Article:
Funder: Cardiff University
Cardiff University’s pioneering Community Gateway project is working to build a long-term partnership with residents of Grangetown in Cardiff to create an even better place to live and work. The programme facilitates co-produced projects which respond to local needs and mutually benefit the community and University through the development of research, teaching and volunteering opportunities.
Researchers from The Universities’ Police Science Institute (UPSI), in collaboration with Grangetown residents conducted a study which utilised the UPSI’s innovative community intelligence tool ‘SENSOR’. SENSOR is a is a tablet based data capture application that allows users to identify and target the issues that have a disproportionate impact upon neighbourhood security. SENSOR builds on CSRI Director Martin Innes’ ‘Signal Crimes’ theory which finds that the public’s sense of being ‘at risk’ of crime is not determined solely by the ‘volume’ of offending in an area, but also the ‘impact’ that single incidents have upon their collective risk perceptions and ultimately how they think, feel and act. The study identified litter as negatively impacting perceptions of safety in Grangetown.
Dr. Mhairi McVicar, the Community Gateway project Lead, has secured a grant to fund the 'Rethinking Litter in our Communities' project, which will take place as part of Grand Challenges week. During the week, students collaborated with Community Gateway partnerships to suggest physical, social, digital and environmental ideas to eliminate litter.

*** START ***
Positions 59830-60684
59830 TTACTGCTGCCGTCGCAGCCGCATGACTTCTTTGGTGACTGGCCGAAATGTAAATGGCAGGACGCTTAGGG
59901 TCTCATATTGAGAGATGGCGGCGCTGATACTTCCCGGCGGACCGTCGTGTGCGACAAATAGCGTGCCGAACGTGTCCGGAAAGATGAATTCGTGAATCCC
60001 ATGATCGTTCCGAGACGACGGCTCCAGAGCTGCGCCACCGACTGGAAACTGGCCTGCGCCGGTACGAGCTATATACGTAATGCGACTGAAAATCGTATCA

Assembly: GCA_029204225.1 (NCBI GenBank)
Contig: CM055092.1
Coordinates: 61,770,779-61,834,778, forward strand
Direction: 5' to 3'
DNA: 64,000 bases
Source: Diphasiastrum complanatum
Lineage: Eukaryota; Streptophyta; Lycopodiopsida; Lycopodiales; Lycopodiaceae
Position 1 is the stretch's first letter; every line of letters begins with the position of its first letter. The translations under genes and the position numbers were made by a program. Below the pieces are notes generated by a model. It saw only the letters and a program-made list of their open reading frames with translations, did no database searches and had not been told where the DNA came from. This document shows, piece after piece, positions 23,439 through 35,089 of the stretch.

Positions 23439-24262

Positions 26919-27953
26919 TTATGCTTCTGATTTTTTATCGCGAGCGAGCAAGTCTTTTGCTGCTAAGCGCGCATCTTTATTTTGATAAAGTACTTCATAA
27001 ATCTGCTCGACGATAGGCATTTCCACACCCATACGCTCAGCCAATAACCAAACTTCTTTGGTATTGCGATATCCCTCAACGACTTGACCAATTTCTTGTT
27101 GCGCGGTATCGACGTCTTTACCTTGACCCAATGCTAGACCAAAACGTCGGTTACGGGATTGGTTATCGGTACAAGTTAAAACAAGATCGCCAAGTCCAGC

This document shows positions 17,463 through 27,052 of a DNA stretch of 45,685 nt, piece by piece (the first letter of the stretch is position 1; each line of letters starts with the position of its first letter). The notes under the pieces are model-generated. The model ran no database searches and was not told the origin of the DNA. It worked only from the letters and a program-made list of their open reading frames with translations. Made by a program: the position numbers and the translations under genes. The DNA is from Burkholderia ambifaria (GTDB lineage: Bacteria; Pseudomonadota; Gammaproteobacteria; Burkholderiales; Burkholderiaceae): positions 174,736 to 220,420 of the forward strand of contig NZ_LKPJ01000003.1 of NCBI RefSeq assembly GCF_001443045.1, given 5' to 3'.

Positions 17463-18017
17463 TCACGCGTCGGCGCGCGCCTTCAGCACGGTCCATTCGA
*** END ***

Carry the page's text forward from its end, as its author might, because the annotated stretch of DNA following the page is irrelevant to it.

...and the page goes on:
Trudy Lowe, Helen Innes and Catherine King presented “Safer Grangetown: Understanding Community Perceptions” at the first ‘Community Gateway Engaged Research’ and shared ideas at the Grangetown Festival.
Following on from the study, members of the UPSI team ran a focus group at the Grange Pavilion as part of the Grangetown Community Gateway project, under the theme of ‘Safer Grangetown.’
The aim of the focus group was to engage with those living and working in Grangetown to discuss what they feel are the key crime and disorder issues affecting their local neighbourhood. Participants were encouraged to talk about issues impacting on their sense of community safety and were asked to plot on a map where these issues are located.
The focus group centred around an interactive activity designed and led by CUROP students Cat King and Freya Cox. This practical activity enabled the signals to be visualised and collected together on a map of Grangetown ward.
The focus group was facilitated by three young people from the Grangetown Youth Forum who showed keen enthusiasm for the project and were trained to become SENSOR Champions in their community. Their contributions were invaluable: one of the participants said at the beginning of the focus group she felt a little unsure about the interactive activity, but with the Champion’s help, she felt far more comfortable and able to fully participate.
The focus group data was analysed by researchers from the Crime and Security Research Institute and a summary report was created for the Grangetown Community Gateway project team to share with local residents, in order to inform future discussions with local partners.
The report is available for download below.